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Upcoming Events

CALL FOR SCORES: Trickier Tunes for Tamariki

Opportunity

Call for Scores.

Wellington Branch IRMTNZ. Trickier Tunes for Tamariki.


Wellington Branch IRMTNZ invites submissions of scores for grades 3-5 level violin and cello students


For eligibility, guidelines, terms and conditions, and the link to the submission form, click HERE.

Wellington Branch IRMTNZ is planning to publish Trickier Tunes for Tamariki, a collection of original pieces for violin and for cello submitted by composers from Aotearoa New Zealand. The music is to be appropriate for pupils from grade 3-5 level, duo strings OR solo string with a simple piano accompaniment.

There is a shortage of published solo music for grades 3-5 level by Aotearoa New Zealand composers for instruments other than piano. This project aims to provide more pieces for intermediate level violin or cello students by Aotearoa New Zealand composers.

A payment is available for the composers of the selected pieces, thanks to the generosity of The Stout Trust. We are also grateful to Sunrise Music Trust for funding the final stages of publishing the books.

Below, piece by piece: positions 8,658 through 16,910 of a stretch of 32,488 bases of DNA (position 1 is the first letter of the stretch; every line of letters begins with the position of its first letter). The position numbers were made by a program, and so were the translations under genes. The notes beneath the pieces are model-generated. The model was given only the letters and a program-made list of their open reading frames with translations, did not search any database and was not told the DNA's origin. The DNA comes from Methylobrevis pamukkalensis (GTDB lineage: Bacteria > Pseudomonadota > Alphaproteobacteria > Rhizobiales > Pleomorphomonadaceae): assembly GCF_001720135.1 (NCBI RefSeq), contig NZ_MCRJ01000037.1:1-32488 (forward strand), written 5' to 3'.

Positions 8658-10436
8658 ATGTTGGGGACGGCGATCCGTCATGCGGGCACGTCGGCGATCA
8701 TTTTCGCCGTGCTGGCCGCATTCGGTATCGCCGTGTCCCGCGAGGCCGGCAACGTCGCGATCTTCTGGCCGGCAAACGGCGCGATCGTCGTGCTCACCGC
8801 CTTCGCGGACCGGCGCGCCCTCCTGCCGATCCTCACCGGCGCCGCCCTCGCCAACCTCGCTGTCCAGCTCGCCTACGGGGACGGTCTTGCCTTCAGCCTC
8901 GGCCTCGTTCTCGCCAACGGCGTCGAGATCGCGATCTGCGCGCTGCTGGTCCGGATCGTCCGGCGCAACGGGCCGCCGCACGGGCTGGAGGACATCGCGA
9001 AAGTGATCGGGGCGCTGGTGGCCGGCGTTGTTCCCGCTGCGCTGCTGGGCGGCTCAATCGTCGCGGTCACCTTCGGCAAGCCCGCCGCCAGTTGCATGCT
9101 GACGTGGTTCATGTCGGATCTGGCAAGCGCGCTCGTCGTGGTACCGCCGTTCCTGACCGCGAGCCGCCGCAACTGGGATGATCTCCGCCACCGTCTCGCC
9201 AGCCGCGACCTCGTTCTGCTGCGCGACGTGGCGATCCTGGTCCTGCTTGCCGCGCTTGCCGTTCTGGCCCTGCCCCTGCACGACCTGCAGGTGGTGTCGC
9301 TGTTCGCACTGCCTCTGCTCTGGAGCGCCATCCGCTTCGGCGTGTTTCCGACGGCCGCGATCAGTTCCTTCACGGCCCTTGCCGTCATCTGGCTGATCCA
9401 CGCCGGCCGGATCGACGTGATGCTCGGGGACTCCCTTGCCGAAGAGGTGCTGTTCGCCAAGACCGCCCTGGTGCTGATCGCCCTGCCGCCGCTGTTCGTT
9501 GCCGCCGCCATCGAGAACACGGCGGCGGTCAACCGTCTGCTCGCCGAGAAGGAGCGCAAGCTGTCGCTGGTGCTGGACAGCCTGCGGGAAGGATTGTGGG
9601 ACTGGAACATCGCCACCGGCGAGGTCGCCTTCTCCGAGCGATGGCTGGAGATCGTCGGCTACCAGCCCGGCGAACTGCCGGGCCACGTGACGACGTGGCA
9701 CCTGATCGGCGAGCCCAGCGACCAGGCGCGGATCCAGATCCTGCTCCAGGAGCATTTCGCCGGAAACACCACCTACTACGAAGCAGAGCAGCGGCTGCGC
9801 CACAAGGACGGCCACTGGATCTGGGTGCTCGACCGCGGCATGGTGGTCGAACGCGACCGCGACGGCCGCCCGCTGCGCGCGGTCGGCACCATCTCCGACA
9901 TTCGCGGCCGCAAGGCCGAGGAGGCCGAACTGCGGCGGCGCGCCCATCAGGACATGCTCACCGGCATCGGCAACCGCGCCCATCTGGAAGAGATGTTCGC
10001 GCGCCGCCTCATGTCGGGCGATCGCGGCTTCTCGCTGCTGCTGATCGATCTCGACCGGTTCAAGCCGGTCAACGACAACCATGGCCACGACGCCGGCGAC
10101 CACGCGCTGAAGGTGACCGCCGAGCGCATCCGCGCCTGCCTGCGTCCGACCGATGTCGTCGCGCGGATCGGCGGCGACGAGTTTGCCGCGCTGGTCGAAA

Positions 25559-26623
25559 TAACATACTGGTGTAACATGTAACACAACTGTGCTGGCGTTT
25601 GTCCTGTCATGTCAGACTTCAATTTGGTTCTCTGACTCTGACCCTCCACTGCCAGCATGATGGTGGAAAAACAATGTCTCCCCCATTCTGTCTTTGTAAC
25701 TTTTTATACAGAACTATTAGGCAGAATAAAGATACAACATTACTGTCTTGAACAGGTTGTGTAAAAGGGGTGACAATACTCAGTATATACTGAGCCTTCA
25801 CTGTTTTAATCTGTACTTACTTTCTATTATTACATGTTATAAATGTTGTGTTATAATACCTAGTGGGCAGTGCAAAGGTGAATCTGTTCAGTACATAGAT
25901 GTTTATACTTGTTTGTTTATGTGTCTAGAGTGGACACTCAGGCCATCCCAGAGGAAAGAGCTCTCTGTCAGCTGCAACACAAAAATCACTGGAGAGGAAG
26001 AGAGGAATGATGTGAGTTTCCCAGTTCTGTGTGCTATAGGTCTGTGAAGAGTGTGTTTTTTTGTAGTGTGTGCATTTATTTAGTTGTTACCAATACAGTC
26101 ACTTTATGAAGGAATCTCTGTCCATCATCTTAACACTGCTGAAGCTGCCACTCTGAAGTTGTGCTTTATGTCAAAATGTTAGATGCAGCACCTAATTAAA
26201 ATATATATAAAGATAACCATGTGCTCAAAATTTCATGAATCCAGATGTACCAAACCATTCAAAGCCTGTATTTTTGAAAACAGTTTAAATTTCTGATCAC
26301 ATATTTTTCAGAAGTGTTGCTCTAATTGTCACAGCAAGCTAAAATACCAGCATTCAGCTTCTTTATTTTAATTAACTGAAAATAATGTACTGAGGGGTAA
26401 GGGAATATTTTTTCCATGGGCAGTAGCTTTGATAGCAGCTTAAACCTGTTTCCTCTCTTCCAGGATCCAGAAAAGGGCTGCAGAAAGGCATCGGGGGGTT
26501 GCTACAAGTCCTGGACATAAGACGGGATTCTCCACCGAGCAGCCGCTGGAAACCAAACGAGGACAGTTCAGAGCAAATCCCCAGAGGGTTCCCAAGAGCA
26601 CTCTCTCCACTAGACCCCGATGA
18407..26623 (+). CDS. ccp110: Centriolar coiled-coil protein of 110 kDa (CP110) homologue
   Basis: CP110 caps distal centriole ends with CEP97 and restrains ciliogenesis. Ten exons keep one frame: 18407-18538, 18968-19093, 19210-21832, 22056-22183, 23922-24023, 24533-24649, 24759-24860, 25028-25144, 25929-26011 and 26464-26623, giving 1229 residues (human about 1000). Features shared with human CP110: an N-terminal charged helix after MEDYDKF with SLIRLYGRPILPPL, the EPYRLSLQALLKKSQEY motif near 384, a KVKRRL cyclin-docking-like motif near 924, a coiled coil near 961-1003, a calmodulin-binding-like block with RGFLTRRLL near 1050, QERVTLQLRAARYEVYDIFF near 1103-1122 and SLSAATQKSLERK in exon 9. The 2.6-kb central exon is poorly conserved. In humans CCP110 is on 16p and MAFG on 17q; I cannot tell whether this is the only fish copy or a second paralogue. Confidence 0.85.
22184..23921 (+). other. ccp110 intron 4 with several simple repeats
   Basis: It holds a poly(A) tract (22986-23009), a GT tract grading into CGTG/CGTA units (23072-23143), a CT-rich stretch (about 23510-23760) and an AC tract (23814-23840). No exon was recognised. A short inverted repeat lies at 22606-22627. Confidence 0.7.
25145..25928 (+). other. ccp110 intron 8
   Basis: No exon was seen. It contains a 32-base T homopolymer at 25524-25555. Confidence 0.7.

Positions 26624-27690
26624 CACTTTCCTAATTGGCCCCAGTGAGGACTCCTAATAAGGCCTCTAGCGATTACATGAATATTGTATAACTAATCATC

New deadline for receipt of scores: 11.59 pm (NZT), 19 April 2024

Full details eligibility, guidelines, terms and conditions etc are available HERE.


December 08, 2023 09:00 — April 19, 2024 23:59

Kodály Re-framed (Paekākāriki, Wellington, Christchurch)

Tour

Kodály Reframed


Paekakariki: St Peter's Village Hall: Friday March 1. 7:00pm
Wellington: Futuna Chapel, Futuna Close, Karori: Sunday March 3. 7:00pm
Christchurch: The Piano House, 283 Riccarton Road: Monday March 4. 7:00pm


A concert performance offering a new take on one of the seminal solo cello works of the 20th century. Performing with Polish cellist Susanne Szambelan, New Zealand saxophonist Hayden Chisholm plays Indian sruti box, alto saxophone, taonga puoru and voice, framing the three movements of Kodály’s Cello Sonata with improvisations based on the work’s motifs. The result is a unique blend of classical music with contemplative improvised interventions. Together, these cast fresh light on the work, and trouble fixed notions of musical genre.

Susanne Szambelan has been performing this work, one of the most demanding of the cello repertoire, for over a decade and brings considerable nuance to her interpretation of the work.